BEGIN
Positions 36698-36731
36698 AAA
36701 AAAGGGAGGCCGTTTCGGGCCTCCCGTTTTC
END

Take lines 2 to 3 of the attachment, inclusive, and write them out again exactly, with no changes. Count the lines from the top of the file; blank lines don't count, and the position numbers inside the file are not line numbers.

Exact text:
36698 AAA
36701 AAAGGGAGGCCGTTTCGGGCCTCCCGTTTTC